Once they were outside and Baby Doll realised only one of them can escape it all comes clear to her. She cannot bear the reality any longer. If she escapes she will have no where to go and will have to come to terms with having killed her own sister. So she covers for Sweat Pea. This is the 5th item she imagined at the start but hadn’t grasped yet. By setting Sweat Pea free, she freed herself.  This is the suckerpunch of the movie.

Right at the start Sweet Pea says “Everyone has an angel, a guardian who watches over us. We can’t know what form they’ll take: One day old man. Next day, little girl.”. The old man is the bus driver, the little girl is Baby Doll.

And finally in the last scene, Sweet Pea remembers how Baby Doll’s own story taught her to believe in herself:

“Who honors those we love for the very life we live? Who sends monsters to kill us, and at the same time sings that we will never die? Who teaches us what’s real and how to laugh at lies? Who decides why we live and what we’ll die to defend? Who chains us? And Who holds the key that can set us free… It’s You. You have all the weapons you need. Now Fight!”
Suckerpunch Wallpaper

Yield and GM Crops

•June 9, 2013 • Leave a Comment

Bt Cotton

Crops that are modified to be more resistant to bugs can do better for third world farmers who can’t afford pesticides. One example is Bt cotton.

But when it comes to food crops, there have been studies that I would like to see investigated further before adopting Bt for food crops – namely studies that indicate that the stomachs of people who include Bt modified food in their diet have much reduced healthy stomach flora than control groups, as well as signs of Bt pesticide within their blood.

Bt is a bacterial pesticide.  There are no studies that prove the safety of Bt in the blood or stomach.

Bt Toxin kills kidney cells:

Potential of Bt to pass the blood barrier of pregnant women and expose the fetus to Bt

RoundUp Ready

Crops designed to increase yield through being roundup ready are contributing to superweeds, which has led Monsanto to look at increasing the strength of the pesticide used on the crops by turning to Dioxin based pesticides such as 24D. This means farmers, at Monsanto’s recommendation, will be buying not only round up, but also 24D to kill the super weeds. (glyphosate has a very small amount of dioxin in it, but 24D has a much stronger concentration of dioxin. Dioxin is the chemical that makes Agent Orange and 245T so deadly). Meanwhile our food is being saturated in glyphosate and dioxins. Great.




Also, there is rising doubt that crop yields for First World farmers, who can afford bulk pesticides, are actually any better than traditional methods.

Caution is needed, not the profit driven, manic drive to introduce GMO at all costs.

Personal Sovereignty

•May 29, 2012 • Leave a Comment

There has been a lot of discussion about soveignty lately.  Especially in respect of the law, people claiming that the law grants sovereignty if you look closely enough, and therefore freedom from the system.  No need to pay taxes, rates or pay fines.  Complete freedom to be Soveign and therefore reject the corrupt capitalist system and government regulation and conduct one’s own affairs how one sees fit.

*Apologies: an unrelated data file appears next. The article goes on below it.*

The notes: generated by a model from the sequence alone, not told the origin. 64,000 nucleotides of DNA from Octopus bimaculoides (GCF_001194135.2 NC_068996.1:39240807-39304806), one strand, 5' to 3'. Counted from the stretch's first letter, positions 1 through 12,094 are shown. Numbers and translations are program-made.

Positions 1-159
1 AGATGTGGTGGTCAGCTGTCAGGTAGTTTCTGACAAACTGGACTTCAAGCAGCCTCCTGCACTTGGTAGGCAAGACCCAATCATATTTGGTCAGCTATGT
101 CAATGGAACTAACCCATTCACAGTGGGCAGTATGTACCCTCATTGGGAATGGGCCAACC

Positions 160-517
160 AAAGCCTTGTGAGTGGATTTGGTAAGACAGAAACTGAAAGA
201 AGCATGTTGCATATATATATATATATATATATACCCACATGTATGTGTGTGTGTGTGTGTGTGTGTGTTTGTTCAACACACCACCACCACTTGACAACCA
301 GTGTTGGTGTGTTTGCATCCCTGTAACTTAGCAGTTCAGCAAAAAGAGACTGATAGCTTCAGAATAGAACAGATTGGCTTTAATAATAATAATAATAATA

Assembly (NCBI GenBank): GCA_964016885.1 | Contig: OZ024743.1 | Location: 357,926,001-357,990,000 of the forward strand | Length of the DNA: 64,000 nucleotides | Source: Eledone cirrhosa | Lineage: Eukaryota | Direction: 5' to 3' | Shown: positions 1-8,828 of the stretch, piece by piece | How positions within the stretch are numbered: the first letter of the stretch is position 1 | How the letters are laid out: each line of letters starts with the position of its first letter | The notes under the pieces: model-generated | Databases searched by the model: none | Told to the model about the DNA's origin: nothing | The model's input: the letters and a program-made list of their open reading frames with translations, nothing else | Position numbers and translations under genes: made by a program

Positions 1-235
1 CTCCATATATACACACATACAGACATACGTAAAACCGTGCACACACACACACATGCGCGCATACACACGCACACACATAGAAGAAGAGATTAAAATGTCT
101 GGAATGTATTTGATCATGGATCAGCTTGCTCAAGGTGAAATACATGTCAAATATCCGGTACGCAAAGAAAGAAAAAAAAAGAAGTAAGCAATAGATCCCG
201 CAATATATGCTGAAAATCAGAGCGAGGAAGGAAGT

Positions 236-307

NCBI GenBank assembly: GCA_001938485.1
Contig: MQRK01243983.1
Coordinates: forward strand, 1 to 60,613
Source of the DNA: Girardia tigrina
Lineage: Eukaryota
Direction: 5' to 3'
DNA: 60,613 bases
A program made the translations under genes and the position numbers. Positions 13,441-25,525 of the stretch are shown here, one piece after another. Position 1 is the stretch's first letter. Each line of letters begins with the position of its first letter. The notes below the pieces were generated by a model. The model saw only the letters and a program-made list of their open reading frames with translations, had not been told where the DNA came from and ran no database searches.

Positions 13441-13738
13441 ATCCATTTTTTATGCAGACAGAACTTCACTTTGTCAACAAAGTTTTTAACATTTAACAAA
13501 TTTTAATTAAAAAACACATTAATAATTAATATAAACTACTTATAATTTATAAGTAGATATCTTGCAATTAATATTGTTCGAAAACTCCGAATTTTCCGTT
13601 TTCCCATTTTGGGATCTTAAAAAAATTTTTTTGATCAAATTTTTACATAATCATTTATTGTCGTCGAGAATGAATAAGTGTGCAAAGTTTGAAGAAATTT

It all sounds cool and good. Though I do wonder where people expect government services to arise from, and are people really prepared to forgo the services that a government provides, for example roads, education and in countries such as Australia, hospitals.  But the concept of Personal Sovereignty instinctively feels right.

However personal sovereignty isn’t found in obscure law. It’s found in the day to day actions of people who refuse to accept the system. And by that I don’t even mean armed resistance, or refusal to pay parking fines or taxes. It’s in the actions of someone who buys organic because they refuse to eat chemicals. Or someone who buys free range because they can no longer abide the treatment of hens in battery farms. Or by the person who refuses to hate Muslims in spite of the system generated media frenzy about terrorism. Or the individual who seeks alternative news because they refuse to trust the whitewashed and sanitised media that the system presents to them.

The more people who take personal sovereignty (responsibility?) over their lives and choices, the more the system changes to accommodate those choices. There is no Illuminati or New World Order brainwashing anyone. The capitalists aren’t that capable. They have no organisation; they are as much at a whim of natural forces as any of us. Yes they try. Monsanto put people on government boards, banks manipulate money markets etc etc. But there is no centralised concerted effort to control the world.

As soon as individuals start taking control of their lives, aka start exercising Sovereignty, the world starts to change too.  If you don’t take a job that exploits you, you have exercised sovereignty, but nothing else changes much. If hundreds of thousands of people exercise that same sovereignty, then employers are forced to change.  This is in essence what strike action is all about.  If you refuse to buy battery chicken products you then become a consumer exercising a form of strike action, but nothing much changes.  If hundreds of thousands refuse, the system stops producing battery chickens.

What we can do to help people practice effective sovereignty, is ensure they have accurate information. This is where media, alternative media and activism comes into play.

With Japan’s l…

•May 12, 2012 • Leave a Comment

With Japan’s last operating Nuclear Power Plant about to be taken down for maintenance, and with public pressure preventing the restarting of other reactors (also closed for maintenance, but not yet reopened), Japan looks set to go through summer without any assistance from Nuclear Power. The myth is about to be broken. If Japan can get along without Nuclear, then so can the rest of the world.